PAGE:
Wednesday, October 29, 2008

Show Review: Railroad Earth @ Paradise Rock Club [10/18]

Railroad Earth rode into Boston last Saturday night, delighting the sold out crowd at the Paradise Rock Club with their laid-back mix of bluegrass and jam-rock.

Playing a collection of their older material mixed in with some songs off their 2008 album Amen Corner, the band combined impressive songwriting with stomping, danceable rhythms that engaged the crowd, even those who did not know their music beforehand.

As a relative newcomer to Railroad Earth’s music, the show was a pleasant surprise, as the band continually showcased just why they have such a loyal following of fans that style themselves “Hobos.”  Songs such as “Lordy, Lordy” and “The Forecast” showcased the talents of violinist Tim Carbone and multi-instrumentalist Andy Goessling, who switched back and forth between the mandolin and acoustic guitar. “The Forecast” especially showed the two playing dovetailing riffs that brought a warm coherence to the song in the middle of a lengthy jam.

First set closer “Peace On Earth” as well as “The Happy Song” helped to illustrate the optimistic and carefree vibe that the band brought to the venue, a mood similar to the laidback atmosphere that permeates the live recordings of the Grateful Dead.

Singer and guitarist Todd Sheaffer epitomized this light-hearted mood, smiling throughout the two sets and bantering occasionally with the crowd, while drummer Carey Harmon was inspiring to watch, playing with his eyes closed for the entire show and seemingly having the time of his life.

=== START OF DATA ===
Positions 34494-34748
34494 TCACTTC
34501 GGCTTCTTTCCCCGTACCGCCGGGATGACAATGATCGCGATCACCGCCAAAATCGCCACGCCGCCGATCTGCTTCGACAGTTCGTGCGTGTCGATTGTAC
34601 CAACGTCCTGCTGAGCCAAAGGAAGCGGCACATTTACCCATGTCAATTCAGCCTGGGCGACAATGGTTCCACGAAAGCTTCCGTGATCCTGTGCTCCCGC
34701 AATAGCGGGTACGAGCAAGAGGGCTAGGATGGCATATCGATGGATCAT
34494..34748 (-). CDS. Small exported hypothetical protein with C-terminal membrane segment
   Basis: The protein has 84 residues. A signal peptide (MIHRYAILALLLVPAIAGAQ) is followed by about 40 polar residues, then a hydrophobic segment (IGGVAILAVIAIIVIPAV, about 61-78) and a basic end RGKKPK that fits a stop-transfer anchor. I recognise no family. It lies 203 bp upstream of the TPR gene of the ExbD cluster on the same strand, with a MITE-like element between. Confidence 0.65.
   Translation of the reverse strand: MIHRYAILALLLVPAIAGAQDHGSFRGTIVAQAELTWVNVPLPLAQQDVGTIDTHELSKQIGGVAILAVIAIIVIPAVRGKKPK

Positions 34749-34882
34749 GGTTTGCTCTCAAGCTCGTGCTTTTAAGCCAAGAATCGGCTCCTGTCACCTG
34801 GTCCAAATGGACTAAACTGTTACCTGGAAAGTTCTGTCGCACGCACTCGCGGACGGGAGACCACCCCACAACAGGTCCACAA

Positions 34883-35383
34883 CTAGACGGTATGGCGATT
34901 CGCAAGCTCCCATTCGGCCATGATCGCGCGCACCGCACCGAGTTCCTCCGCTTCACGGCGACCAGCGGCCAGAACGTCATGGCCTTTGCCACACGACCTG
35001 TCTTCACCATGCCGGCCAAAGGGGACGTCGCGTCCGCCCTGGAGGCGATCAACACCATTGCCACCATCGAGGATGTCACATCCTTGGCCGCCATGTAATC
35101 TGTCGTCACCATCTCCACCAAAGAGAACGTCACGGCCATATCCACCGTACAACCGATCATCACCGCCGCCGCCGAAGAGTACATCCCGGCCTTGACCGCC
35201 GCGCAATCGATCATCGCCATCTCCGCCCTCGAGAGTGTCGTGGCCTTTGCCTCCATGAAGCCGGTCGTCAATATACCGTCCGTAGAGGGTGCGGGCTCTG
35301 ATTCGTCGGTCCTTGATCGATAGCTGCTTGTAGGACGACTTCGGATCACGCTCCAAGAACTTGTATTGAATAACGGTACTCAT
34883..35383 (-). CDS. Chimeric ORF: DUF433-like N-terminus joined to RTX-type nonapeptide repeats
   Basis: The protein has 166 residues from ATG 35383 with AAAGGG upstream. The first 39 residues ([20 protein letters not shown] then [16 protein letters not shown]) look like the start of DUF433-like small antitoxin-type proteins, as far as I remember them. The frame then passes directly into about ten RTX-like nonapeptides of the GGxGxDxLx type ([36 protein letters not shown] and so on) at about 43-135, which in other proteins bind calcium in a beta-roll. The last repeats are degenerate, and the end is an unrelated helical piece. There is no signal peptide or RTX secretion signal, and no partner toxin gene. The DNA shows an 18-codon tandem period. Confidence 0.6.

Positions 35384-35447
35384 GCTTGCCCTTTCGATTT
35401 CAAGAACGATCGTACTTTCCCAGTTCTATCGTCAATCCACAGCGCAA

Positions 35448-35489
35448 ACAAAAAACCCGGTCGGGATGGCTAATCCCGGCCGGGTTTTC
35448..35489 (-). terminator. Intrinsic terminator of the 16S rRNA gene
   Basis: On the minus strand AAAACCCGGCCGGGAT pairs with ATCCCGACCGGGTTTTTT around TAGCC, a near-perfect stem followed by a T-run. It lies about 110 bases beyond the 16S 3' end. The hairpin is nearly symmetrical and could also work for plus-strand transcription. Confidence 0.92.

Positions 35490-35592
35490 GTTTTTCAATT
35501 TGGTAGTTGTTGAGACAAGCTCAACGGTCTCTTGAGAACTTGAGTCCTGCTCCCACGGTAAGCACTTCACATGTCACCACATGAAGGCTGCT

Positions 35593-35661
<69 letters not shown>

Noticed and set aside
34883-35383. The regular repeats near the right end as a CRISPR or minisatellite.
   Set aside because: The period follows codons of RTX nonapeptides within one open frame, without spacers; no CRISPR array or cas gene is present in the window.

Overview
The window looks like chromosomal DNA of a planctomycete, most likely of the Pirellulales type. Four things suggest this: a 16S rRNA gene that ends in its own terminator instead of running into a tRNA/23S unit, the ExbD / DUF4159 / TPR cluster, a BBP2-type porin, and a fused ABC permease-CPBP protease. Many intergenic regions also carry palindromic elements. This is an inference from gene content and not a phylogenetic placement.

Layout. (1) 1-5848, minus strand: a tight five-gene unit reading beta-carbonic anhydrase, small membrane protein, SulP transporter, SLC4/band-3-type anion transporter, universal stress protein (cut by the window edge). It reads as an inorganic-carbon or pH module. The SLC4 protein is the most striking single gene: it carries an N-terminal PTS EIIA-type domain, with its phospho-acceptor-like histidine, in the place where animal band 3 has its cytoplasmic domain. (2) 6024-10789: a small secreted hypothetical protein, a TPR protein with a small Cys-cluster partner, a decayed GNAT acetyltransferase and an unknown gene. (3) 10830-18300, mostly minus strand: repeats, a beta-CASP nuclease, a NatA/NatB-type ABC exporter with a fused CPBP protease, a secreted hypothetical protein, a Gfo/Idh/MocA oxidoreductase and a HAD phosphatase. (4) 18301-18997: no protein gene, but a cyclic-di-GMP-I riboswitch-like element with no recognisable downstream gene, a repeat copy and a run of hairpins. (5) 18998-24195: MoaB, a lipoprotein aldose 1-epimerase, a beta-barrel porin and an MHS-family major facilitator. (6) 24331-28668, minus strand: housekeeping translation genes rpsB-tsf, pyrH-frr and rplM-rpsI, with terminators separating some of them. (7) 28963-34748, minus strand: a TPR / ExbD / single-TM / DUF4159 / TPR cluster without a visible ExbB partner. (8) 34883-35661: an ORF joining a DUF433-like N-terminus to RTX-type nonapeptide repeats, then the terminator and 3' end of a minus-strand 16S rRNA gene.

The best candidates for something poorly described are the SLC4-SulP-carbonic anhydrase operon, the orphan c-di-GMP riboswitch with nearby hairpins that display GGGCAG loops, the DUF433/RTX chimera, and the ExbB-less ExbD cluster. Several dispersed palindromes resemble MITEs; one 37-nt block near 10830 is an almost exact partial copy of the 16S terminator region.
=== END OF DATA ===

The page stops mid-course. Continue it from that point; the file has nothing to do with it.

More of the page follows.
Show opener “Been Down This Road” and show closer “Hard Livin,” which featured Goessling sporting two saxophones simultaneously, are both found on the band’s newest release, which called their “most complete, coherent record” to date.  And, if the show at the Paradise is anything to go by, Amen Corner is a must-have for anyone looking to get into one of the best touring bands around.

-Dan Rys

WTBU Interview w/ Ben Kweller

On October 16, Ben Kweller played a particularly folksy set of old favorites and unreleased songs to a sold-out Paradise Rock Club. His current "Pre-Horses Club Tour" promotes his upcoming album, Changing Horses, set for an early 2009 release on ATO. A few days before the Paradise show, WTBU interviewed Kweller about the new record and new influences, his favorite singer/songwriters, what it means to be "distinctly Ben Kweller", and more. Download the interview here!

WTBU Event Next Monday! (November 3)

Next Monday, Mix 98.5's daytime on-air personality Erin O'Malley will speak to WTBU about working for a radio station, how to break into the industry, and more. The lecture/Q&A will take place at 9pm in COM101. It is free and open to all. Hope to see you there!

Friday, October 24, 2008

WTBU Logo Contest

In the spirit of this ludicris (yes, spelled like the rapper) election, BU Today and WTBU are giving YOU the chance to make your voice heard. You can now vote for the new face of WTBU, our logo.

We are changing it up, and you have the say in what we will look like from here on out.

You can vote for the new logo here, on BU Today's website.

Remember, every vote counts, so join in the fun and let us know how you want WTBU to look.

-- Phil DiMartino
WTBU General Manager

Review: Glactic @ Paradise Rock Club (10.15)

If that’s what goes on every night in the clubs of New Orleans, then punch my ticket, for I have found my earthly destination.
Wednesday night at the Paradise Rock Club, New Orleans funk-rockers Galactic blew the minds of everyone in the crowd with their driving, intense grooves and incredible musicianship.